Monday, June 10, 2013

We are all completely beside ourselves . . .

What does it mean to be human? What does it mean to be part of a family? And what happens when we experiment with the lines we draw between human and not human, family and property?

In We Are All Completely Beside Ourselves, Fowler explores the effect of these questions on Rosemary Cooke, whose life is sharply delineated between an idyllic early childhood and the aftermath of the loss of her siblings, both of whom, we are told, are still alive. The tension in the story arises from wanting to find out how things could go so wrong as to leave Rosemary and her parents pretending that two family members never existed.

Strange factors have influenced the trajectory of the family’s lives and the development of their personalities, which are fascinating from a psychological and a personal perspective. Because Rosemary’s father is a psychologist, and because of the circumstance under which she grew up, there’s room in the book for conversations about the definition of sentience, the Theory of Mind, and the ethics of scientific experimentation, which are integral to the plot and quite fascinating.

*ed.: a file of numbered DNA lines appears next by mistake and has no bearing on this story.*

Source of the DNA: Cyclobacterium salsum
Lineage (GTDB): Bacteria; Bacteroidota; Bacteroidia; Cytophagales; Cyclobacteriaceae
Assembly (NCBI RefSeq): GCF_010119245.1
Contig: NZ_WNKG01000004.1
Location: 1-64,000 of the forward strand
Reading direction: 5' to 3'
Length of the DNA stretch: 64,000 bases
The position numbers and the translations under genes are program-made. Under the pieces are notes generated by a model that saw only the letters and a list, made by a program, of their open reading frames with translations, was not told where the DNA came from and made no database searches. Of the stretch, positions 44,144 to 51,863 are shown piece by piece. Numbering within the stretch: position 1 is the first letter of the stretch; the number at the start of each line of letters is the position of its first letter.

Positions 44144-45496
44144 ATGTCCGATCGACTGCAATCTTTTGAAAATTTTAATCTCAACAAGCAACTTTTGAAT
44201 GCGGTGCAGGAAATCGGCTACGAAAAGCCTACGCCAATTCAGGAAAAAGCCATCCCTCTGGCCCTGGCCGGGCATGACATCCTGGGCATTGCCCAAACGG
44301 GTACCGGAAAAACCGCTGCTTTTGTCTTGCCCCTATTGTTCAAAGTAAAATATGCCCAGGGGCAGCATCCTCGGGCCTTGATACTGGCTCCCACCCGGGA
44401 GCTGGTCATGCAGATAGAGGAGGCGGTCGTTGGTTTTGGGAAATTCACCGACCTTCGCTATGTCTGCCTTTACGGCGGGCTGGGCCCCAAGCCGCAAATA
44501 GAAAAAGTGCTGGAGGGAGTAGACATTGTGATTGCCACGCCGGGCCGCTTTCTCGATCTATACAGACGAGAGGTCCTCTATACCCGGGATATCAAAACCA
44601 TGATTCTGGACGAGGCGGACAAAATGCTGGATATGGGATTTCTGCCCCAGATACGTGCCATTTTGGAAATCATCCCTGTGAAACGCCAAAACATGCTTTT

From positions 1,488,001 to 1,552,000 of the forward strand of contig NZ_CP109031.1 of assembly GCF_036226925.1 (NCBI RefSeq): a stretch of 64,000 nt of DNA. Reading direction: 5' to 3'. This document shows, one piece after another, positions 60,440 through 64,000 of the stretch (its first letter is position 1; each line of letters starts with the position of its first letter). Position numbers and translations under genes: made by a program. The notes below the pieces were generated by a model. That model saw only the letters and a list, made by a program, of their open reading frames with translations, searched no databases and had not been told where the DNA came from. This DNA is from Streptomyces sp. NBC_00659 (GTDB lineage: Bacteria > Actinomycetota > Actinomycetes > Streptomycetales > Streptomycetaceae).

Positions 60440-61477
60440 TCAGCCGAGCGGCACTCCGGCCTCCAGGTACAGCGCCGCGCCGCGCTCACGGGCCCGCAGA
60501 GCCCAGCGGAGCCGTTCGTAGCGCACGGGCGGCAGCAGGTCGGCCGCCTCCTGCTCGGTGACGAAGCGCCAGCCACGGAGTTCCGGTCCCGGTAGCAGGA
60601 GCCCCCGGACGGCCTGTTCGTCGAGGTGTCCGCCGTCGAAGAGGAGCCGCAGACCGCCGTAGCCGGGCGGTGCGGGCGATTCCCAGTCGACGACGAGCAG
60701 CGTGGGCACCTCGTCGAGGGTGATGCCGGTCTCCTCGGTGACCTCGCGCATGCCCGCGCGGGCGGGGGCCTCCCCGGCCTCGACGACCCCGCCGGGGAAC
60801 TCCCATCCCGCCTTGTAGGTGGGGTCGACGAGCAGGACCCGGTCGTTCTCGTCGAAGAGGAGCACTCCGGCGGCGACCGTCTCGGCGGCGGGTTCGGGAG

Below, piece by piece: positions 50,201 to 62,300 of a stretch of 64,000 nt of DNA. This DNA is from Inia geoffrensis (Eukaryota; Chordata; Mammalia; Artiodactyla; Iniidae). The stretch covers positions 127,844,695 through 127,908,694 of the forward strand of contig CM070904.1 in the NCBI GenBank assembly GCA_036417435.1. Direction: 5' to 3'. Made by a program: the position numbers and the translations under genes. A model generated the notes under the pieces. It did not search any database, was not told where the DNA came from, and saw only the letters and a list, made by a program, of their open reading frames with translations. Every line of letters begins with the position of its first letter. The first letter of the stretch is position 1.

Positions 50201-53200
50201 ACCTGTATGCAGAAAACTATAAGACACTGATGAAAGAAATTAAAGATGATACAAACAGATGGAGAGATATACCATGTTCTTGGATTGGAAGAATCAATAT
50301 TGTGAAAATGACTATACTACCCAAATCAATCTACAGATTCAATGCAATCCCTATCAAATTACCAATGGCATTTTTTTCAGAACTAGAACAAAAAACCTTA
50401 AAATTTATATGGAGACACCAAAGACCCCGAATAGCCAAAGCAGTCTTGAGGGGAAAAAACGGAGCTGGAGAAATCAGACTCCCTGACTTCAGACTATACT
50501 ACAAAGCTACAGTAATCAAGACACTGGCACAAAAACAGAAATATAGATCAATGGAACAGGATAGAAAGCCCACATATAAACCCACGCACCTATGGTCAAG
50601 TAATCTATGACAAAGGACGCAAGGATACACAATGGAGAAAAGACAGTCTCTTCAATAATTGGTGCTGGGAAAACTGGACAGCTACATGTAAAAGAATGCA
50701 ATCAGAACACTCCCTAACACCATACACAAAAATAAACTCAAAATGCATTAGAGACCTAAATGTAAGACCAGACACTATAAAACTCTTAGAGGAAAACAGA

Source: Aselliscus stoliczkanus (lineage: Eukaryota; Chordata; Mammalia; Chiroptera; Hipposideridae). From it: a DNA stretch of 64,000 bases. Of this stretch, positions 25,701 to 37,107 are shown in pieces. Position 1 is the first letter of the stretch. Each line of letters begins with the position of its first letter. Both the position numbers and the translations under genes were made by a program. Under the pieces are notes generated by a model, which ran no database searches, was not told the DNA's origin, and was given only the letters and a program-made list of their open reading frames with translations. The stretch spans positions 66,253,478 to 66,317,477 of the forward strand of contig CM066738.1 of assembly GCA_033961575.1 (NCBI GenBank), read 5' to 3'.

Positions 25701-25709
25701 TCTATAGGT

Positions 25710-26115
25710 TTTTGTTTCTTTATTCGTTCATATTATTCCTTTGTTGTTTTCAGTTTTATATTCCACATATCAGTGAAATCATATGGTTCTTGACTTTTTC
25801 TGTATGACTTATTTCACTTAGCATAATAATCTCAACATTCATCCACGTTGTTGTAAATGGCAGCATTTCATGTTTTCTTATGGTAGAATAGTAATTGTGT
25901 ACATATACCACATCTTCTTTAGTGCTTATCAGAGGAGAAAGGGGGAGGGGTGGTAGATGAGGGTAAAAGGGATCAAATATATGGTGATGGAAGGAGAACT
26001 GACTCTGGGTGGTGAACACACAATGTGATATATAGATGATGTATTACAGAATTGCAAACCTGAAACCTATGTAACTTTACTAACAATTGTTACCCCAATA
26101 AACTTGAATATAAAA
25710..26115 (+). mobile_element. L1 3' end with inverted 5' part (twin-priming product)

Karen Joy Fowler is best known as the author of the bestselling novel The Jane Austen Book Club, which was made into a movie of the same name. Because I’m not fond of books about Jane Austen or book clubs, I know her best from her short story collection Artificial Things, published in 1986, which is still on my shortlist of personal favorites because of the combination of lyrical writing, feminist science fiction, and stark and haunting settings in many of the stories. Although We Are All Completely Beside Ourselves is not science fiction, it feels as though Fowler has discovered a way to explore many of the same themes in literary fiction as she did in the stories I love.

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